The Stone Angel
Margaret Laurence's story of The Stone Angel is about the life Hagar Currie an emotionless, stubborn and proud woman. Margaret Laurence uses this stone angel, originally bought by Hagar's father, to embody the qualities of Hagar. These virtues are often identical to those one assumes are possessed by the stone angel and are paralleled many times by Laurence. Throughout the novel, Hagar relives her life through her memories.
Over the course of the novel, one realizes that Hagar's loneliness and depression are, in fact, brought on by her pride, detached emotions, obstinacy and ignorance which she uses, subconsciously or not, to push those who love her most away. Hagar Currie was incapable of loving others, much like the stone angel which had been so inappropriately bought to mark the death of Mrs. Currie. The statue, however, can also represent the characteristics of Hagar's father, Jason Currie, whom Hagar undoubtedly inherited her personality from. The pride she inherits from her father seems to be the root cause of most of her problems throughout her life.
One of the most dominant themes in The Stone Angel is pride. Pride is a proper sense of own value. Most of the solitude on Hagar's life comes from her firm belief that she is socially better than everyone else, regardless of what obstacles and choices she makes, regardless of how many times she errs, or fails. This trait is inherited from her father as he also believes that he stands, socially, and often financially, above most people in the town. Even the stone angel was bought from Italy to show the wealth and power of Jason Currie. "She was not the only angel in the Manawaka cemetery, but she was the firs, the largest, and certainly the costliest. The others I recall were a lesser breed entirely, petty angels, cherubim with putting stone mouths, one holding aloft a stone heart, another strumming in eternal silence upon a small stone stringless harp
" (Page 4) Perhaps it was he who taught her to be proud, "I and Luke McVitie must've given the most, as he called our names the first." (Page 16). Hagar herself recalls her pride even as a child, "There was I, strutting the board sidewalk like a pint-sized peacock, resplendent, haughty, hoity-toity, Jason Currie's black-haired daughter." (Page 6) Even after Hagar is married, and money is tight, she insists on dressing her son in more expensive clothing, "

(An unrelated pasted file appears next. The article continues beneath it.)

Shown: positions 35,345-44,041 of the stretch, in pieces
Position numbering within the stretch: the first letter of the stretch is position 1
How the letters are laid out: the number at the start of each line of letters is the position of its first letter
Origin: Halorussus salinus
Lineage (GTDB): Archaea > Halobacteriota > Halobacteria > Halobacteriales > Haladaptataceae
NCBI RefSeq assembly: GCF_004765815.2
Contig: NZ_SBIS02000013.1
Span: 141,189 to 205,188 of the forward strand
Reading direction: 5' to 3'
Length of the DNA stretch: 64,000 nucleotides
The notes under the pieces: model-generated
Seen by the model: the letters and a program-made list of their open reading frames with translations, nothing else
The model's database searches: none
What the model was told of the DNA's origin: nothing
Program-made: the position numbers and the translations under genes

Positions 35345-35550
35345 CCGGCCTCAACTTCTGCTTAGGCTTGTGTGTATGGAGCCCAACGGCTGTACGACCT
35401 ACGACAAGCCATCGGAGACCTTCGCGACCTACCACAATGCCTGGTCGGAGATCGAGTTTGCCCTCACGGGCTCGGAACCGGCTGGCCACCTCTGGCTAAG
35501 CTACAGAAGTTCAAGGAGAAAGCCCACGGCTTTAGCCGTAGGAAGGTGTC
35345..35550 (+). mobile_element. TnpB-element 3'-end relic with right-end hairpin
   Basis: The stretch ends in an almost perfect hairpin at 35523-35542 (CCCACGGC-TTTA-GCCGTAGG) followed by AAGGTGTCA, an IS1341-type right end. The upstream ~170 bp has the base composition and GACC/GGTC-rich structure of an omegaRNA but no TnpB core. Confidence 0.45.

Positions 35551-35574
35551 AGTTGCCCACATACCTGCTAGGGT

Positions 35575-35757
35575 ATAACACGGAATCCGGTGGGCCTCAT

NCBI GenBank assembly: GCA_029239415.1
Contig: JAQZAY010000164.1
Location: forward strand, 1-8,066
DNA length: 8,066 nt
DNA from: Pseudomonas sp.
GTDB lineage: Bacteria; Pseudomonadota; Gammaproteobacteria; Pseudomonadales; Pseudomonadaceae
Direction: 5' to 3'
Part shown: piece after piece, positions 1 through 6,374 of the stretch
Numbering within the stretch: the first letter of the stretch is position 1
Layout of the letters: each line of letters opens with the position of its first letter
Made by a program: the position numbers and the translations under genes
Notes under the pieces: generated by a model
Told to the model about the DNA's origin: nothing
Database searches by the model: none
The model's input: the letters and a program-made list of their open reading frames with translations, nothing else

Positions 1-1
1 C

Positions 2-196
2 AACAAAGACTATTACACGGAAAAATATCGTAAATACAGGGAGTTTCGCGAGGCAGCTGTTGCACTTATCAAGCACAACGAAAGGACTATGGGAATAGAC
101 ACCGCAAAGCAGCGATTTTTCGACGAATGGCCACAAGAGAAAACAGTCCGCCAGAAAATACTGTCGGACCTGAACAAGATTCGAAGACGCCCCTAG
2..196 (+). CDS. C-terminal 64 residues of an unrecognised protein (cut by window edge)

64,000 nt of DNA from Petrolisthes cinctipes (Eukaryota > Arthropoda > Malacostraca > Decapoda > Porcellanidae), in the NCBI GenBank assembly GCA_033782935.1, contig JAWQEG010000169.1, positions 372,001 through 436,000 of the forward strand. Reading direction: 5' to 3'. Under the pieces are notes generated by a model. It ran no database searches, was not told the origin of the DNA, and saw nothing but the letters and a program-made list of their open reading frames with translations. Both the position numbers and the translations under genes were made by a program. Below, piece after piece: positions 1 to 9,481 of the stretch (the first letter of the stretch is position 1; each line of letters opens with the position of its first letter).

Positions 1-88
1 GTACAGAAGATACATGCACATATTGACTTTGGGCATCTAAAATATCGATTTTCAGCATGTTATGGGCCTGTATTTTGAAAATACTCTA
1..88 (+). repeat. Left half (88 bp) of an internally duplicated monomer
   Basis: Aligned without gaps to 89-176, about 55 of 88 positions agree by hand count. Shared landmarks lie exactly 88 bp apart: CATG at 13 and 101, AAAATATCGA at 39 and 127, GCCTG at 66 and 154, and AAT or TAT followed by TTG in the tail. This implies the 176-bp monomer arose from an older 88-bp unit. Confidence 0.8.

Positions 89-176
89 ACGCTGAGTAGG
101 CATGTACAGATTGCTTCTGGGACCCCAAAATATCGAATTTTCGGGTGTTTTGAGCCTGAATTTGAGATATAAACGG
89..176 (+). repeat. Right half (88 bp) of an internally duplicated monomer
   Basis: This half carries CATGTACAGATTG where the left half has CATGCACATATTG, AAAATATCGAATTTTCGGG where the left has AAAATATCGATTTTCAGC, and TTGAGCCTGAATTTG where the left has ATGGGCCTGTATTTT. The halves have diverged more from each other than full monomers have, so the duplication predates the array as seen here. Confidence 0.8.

Marvin the day he started school, wearing a sailor suit and a face blank as water. He hated that navy-blue suit with the anchor on the collar, for most of the other boys wore overalls. I soon gave up trying to dress him decently, and let him wear overalls, too. We hadn't the money for fancy clothes anyway. Bram's daughters used to give me the overalls their boys had grown out of. How it galled me to take anything from Jess and Gladys
" (Page 69) There is yet another form of pride most easily shown in the fact that, through Hagar's long and troubled life, through all the tragedies and deaths of relations, she cries but once or twice in the company of others. "I prided myself upon keeping my pride intact, like some maidenhead." (Page 81) However, despite her inability to cry at the deaths of her relations, Hagar is one day moved when a young girl stands up, and gives her seat to Hagar on the bus. "A teenage girl in a white and green striped dress, a girl green and tender as new Swiss chard, rises and gives me her seat. How very kind of her. I can scarcely nod my thanks, fearing she'll see my unseemly tears. And once again it seems an oddity, that I should have remained unweeping over my dead men and now possess two deep salt springs in my face over such a triviality as this. There's no explaining it." (Page 92) Self-pride, to Hagar, is similar to possessing one's virginity, giving her a sense of decency and well-being. Just as Hagar believes she is above everyone else, she believes the stone angel is above all the other gravestones describing...
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